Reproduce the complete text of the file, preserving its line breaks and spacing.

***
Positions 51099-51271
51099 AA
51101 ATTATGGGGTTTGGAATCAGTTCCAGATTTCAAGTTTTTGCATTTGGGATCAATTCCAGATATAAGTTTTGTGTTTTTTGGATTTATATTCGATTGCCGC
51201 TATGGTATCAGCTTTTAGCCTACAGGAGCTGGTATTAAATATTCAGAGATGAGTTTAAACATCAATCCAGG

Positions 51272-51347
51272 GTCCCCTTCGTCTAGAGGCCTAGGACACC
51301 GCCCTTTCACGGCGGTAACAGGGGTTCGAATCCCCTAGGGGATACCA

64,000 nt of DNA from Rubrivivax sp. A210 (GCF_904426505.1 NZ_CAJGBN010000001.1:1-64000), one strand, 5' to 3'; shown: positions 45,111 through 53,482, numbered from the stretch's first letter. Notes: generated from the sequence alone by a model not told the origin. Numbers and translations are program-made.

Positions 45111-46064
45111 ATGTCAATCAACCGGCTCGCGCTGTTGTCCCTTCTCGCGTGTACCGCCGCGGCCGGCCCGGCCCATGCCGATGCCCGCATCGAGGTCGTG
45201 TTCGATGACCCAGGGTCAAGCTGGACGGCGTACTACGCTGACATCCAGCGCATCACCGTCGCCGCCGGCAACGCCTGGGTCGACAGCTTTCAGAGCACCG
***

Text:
Positions 51099-51271
51099 AA
51101 ATTATGGGGTTTGGAATCAGTTCCAGATTTCAAGTTTTTGCATTTGGGATCAATTCCAGATATAAGTTTTGTGTTTTTTGGATTTATATTCGATTGCCGC
51201 TATGGTATCAGCTTTTAGCCTACAGGAGCTGGTATTAAATATTCAGAGATGAGTTTAAACATCAATCCAGG

Positions 51272-51347
51272 GTCCCCTTCGTCTAGAGGCCTAGGACACC
51301 GCCCTTTCACGGCGGTAACAGGGGTTCGAATCCCCTAGGGGATACCA

64,000 nt of DNA from Rubrivivax sp. A210 (GCF_904426505.1 NZ_CAJGBN010000001.1:1-64000), one strand, 5' to 3'; shown: positions 45,111 through 53,482, numbered from the stretch's first letter. Notes: generated from the sequence alone by a model not told the origin. Numbers and translations are program-made.

Positions 45111-46064
45111 ATGTCAATCAACCGGCTCGCGCTGTTGTCCCTTCTCGCGTGTACCGCCGCGGCCGGCCCGGCCCATGCCGATGCCCGCATCGAGGTCGTG
45201 TTCGATGACCCAGGGTCAAGCTGGACGGCGTACTACGCTGACATCCAGCGCATCACCGTCGCCGCCGGCAACGCCTGGGTCGACAGCTTTCAGAGCACCG